November 15, 2013
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Recently, a friend did something that I would never be able to do: she got up on stage and did stand-up comedy for the first time. Not only that, but she did another set only a week later, giving herself no room to retreat if the first didn’t go well.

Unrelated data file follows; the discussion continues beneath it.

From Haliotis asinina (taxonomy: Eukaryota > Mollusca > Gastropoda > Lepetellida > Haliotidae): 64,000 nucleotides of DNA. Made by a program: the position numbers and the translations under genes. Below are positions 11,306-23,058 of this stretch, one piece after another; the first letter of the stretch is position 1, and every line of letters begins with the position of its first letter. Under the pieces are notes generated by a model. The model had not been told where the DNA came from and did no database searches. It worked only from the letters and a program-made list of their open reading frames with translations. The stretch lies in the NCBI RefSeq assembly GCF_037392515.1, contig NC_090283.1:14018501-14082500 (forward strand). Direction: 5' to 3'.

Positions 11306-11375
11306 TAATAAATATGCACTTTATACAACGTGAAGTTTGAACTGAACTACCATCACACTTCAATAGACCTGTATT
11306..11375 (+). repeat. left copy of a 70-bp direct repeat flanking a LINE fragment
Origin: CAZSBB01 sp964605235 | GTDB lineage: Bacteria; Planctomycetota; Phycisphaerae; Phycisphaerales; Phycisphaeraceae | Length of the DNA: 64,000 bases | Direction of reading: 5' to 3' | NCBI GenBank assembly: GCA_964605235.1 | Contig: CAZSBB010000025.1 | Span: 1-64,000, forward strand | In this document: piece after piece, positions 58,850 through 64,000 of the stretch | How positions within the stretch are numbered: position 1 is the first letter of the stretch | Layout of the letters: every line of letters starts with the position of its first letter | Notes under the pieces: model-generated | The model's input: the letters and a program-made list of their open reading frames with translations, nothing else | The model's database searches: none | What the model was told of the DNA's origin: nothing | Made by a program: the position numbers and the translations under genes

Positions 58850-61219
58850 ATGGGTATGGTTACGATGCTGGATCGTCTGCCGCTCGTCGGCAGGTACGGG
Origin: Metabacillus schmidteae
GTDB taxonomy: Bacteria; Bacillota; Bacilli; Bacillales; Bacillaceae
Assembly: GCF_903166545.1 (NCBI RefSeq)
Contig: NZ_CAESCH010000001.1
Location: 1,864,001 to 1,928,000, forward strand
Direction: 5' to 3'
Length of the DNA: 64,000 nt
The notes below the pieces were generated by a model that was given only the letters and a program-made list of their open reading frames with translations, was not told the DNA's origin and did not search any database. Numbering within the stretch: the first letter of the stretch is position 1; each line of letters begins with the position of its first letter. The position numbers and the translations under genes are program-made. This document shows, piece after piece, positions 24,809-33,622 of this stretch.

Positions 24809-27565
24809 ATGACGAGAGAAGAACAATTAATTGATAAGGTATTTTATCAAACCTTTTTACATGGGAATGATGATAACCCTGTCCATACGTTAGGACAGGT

And of course, she was great. I didn’t see her first performance, but her second was hilarious and unique, standing out from the crowd at its very foundations of tone and performance. Instead of the typical bonding with the audience in a chummy performance that was more about fighting anxiety than anything, my friend used anxiety as a performance, offering awkward silences, tentative readings and scrambling through note cards to double the effectiveness of the jokes. A risky idea that could backfire in a show aimed at showcasing newcomers – and yet it was a roaring success.
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